Author + information
- Shekhar Rajbhandari1
The honey produced by the bees fed on Rhododendron species containing grayanotoxin is known as mad honey. Grayanotoxin is found in honey obtained from the nectar of Rhododendron species growing on the mountains of the Black Sea region of Turkey and also in Japan, Nepal, Brazil, and parts of North America and Europe. Although the incidence of grayanotoxin poisoning is rare, there is concern that the number of cases per year will rise with the increasing demand for organic products. Mad honey intoxication might present with mild symptoms of cardiovascular, gastrointestinal and neurological systems or might also present with the life-threatening form with AV block and cardiovascular collapse.
In this article, we describe the summary of five cases, who came to our hospital with mad honey related cardiac complications.
In last one year, five cases presented in the emergency department with sudden onset of Loss of consciousness, dizziness, and shortness of breath. They felt difficulty after the consumption of 1-3 teaspoonful of wild honey. The honey was brought from most of the rural parts of Nepal like Khotang. Some of them brought the honey from the local market outside in Kathmandu. Some of them also came with vomiting, dizziness and loose stool. On examination, most of them had severe bradycardia and low blood pressure. No abnormalities were detected on systemic examinations. In one patient, ECG and cardiac enzymes showed features of the acute coronary syndrome, but his treadmill test done few days later was normal. All patients were managed with inj. Atropine, I/V normal saline and other supportive measures and discharged in a stable condition within one or two days.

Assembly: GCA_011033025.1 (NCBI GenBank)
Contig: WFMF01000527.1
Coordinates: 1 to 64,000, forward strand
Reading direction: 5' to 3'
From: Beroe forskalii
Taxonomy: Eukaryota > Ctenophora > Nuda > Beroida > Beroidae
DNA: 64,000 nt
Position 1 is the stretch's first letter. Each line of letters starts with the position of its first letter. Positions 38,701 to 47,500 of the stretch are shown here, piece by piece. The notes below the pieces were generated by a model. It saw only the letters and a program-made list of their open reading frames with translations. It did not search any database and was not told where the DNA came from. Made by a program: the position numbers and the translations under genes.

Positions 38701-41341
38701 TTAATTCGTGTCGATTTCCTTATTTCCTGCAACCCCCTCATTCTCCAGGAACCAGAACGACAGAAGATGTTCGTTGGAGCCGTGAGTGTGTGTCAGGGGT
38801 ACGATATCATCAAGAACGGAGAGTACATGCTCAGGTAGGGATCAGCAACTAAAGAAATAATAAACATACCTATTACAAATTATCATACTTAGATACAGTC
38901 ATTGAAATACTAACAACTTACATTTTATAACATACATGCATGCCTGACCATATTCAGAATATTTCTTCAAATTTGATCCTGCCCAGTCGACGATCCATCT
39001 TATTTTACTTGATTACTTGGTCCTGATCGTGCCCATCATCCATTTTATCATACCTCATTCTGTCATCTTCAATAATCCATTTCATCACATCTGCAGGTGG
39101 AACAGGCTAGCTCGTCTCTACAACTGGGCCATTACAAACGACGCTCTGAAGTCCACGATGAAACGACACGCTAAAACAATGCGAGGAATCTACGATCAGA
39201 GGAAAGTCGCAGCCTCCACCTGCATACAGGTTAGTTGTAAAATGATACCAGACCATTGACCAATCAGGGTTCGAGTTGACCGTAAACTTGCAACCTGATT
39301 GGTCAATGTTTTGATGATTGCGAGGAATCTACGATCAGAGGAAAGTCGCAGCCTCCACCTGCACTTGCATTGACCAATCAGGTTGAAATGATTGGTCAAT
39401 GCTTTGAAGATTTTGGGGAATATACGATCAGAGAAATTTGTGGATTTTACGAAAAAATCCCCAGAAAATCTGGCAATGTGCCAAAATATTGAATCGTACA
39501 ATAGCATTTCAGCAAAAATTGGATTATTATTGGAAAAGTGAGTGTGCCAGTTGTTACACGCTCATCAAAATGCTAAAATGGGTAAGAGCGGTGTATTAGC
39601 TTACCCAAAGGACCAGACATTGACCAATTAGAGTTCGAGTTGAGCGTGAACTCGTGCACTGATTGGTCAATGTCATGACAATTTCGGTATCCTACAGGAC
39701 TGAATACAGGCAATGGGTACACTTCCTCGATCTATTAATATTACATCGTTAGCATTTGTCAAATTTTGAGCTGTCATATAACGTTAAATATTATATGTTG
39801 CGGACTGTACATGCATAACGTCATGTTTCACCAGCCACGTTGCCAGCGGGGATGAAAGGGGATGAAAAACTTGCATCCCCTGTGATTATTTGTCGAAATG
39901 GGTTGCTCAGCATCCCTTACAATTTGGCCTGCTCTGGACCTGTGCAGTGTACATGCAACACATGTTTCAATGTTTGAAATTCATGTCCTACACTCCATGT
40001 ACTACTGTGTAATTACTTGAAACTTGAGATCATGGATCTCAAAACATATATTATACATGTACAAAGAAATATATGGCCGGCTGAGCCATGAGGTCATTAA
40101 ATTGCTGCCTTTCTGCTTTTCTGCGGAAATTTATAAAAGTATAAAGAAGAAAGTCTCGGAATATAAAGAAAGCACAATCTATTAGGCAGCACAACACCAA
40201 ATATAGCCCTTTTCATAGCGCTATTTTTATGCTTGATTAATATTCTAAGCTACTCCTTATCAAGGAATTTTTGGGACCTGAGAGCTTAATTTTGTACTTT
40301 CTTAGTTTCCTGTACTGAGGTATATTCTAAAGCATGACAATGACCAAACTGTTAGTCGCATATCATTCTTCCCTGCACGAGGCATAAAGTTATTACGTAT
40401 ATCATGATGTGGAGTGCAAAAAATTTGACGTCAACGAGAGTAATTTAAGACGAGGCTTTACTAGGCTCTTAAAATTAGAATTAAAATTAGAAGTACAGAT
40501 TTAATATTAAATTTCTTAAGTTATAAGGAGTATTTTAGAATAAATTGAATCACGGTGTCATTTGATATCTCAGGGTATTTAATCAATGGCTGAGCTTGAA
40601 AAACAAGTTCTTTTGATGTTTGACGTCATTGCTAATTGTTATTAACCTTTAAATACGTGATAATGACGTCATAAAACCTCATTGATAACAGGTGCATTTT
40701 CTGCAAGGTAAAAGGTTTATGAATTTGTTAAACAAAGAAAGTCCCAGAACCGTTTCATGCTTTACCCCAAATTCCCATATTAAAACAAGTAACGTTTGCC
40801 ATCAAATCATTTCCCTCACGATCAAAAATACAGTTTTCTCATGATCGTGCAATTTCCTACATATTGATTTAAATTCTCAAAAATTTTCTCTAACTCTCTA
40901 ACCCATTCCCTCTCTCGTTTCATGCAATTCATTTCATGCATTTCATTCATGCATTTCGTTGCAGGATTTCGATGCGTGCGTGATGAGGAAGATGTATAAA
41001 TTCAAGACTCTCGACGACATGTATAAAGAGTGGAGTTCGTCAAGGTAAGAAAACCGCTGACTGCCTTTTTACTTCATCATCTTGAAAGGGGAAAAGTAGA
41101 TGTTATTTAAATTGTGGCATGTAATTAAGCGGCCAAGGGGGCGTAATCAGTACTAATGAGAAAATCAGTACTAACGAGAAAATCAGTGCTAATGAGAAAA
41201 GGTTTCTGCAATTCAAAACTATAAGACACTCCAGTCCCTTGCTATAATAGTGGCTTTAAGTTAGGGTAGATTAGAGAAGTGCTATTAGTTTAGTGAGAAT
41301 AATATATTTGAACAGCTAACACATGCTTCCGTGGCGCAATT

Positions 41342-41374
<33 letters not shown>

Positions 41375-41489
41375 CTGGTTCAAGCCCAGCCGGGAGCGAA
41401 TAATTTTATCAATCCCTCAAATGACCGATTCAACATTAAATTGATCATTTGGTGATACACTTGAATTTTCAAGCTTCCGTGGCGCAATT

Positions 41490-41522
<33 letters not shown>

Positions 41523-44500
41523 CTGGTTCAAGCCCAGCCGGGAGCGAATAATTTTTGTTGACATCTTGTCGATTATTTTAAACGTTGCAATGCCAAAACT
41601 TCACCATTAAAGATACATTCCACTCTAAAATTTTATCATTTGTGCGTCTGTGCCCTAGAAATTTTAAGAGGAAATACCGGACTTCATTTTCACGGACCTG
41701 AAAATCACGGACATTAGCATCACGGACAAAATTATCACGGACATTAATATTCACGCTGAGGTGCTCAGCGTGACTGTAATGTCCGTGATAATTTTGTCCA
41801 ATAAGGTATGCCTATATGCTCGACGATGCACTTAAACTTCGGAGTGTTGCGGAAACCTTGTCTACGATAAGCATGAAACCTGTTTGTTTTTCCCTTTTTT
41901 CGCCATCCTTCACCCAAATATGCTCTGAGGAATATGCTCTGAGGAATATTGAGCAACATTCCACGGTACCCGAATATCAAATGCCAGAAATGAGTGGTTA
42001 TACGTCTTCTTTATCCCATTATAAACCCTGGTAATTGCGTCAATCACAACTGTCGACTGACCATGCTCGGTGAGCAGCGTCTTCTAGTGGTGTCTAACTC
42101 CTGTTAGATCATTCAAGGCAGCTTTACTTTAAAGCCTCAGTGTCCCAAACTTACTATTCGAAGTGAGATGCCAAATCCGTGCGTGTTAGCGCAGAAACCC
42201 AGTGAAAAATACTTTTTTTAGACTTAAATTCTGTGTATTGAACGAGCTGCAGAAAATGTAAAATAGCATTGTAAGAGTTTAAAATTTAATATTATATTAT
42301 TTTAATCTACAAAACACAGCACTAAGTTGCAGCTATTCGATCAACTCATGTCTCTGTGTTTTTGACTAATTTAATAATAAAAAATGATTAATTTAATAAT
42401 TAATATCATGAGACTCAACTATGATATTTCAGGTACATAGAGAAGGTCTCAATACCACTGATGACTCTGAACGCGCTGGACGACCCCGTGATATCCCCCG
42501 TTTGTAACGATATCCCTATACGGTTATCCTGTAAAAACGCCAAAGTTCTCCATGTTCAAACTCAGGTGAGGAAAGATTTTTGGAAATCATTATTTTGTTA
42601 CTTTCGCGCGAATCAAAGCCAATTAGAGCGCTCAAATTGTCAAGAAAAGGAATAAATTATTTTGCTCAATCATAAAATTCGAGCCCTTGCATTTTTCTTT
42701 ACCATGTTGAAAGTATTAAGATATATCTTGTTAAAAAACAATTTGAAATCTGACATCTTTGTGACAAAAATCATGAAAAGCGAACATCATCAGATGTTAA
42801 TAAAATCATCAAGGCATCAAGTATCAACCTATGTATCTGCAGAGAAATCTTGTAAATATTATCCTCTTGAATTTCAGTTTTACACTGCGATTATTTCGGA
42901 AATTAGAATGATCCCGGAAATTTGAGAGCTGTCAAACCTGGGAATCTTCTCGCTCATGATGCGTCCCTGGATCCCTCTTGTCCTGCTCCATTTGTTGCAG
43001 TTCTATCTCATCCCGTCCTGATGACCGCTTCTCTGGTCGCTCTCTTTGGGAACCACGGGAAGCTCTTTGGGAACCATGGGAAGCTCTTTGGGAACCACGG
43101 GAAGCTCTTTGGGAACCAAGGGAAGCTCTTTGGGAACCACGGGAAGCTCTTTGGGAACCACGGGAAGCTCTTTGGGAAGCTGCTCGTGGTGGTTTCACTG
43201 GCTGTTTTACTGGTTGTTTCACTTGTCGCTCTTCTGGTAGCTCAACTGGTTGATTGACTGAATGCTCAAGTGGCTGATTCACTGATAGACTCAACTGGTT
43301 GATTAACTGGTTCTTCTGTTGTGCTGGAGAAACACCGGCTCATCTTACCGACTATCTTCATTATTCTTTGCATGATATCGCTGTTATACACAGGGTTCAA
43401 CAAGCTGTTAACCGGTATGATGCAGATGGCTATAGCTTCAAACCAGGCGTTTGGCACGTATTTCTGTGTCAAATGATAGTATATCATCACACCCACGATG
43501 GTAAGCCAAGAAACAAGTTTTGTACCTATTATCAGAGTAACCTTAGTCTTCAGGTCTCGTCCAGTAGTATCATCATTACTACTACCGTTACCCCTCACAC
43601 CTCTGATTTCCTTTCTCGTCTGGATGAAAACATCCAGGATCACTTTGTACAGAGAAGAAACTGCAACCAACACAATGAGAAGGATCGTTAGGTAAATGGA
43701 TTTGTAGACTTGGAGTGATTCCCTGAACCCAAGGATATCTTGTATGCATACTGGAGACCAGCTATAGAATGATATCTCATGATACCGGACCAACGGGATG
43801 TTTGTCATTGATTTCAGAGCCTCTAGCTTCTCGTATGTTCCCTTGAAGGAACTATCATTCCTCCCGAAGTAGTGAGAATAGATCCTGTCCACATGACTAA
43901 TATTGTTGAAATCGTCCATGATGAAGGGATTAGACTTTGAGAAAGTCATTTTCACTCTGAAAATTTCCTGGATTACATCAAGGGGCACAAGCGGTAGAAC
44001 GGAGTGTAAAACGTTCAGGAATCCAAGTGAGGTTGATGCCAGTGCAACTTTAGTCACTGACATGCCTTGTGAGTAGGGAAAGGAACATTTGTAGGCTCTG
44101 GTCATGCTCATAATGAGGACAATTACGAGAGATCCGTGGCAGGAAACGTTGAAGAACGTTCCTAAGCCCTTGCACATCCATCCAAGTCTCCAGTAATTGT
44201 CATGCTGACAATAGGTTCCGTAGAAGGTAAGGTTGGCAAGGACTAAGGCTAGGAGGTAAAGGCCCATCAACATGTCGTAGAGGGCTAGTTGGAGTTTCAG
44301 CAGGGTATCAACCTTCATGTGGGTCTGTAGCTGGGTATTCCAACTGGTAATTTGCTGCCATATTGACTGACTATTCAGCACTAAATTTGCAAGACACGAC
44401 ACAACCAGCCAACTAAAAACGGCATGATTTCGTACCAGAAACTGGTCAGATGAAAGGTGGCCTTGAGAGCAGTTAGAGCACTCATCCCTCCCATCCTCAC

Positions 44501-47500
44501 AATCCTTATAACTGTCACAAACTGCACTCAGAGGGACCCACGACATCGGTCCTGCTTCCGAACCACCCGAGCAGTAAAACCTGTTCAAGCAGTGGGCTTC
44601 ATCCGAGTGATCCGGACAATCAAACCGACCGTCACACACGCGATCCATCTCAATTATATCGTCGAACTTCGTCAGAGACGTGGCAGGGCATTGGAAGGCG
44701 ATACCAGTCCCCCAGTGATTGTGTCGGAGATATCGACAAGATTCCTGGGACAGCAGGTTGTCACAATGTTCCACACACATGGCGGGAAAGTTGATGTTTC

All patients were managed with inj. Atropine, I/V normal saline and other supportive measures and discharged in a stable condition within one or two days. Though patient was very unstable when they came to the hospital. In the beginning, we assumed that they may be having some cardiac problems so they were admitted in CCU and all the basic investigations related to the cardiac cause were done. But after taking proper history we were sure of honey intoxications. They were kept for observations and all patients were managed with inj. Atropin, I/V normal saline and other supportive measures and discharged in a stable condition within one or two days.
Rhododendrons is the national flower of Nepal. The specific species of rhododendron found in Nepal which contains the toxin is not known. Bees feeding on these rhododendrons are known to transfer the grayanotoxin to the honey they produce. Most symptoms are mild and resolve themselves without medical intervention. Signs and symptoms of grayanotoxin poisoning rarely last more than 24 hours and are usually not fatal. Some signs of mad honey poisoning include Bradycardia, Cardiac arrhythmia, Hypotension, Nausea, and Vomiting. They respond to close monitoring and appropriate supportive treatment. Normally patients recover completely with no residual damage to the heart or its conduction system. In Nepal, many patients consume local honey brought from outside the capital even at extra cost thinking that its pure and organic.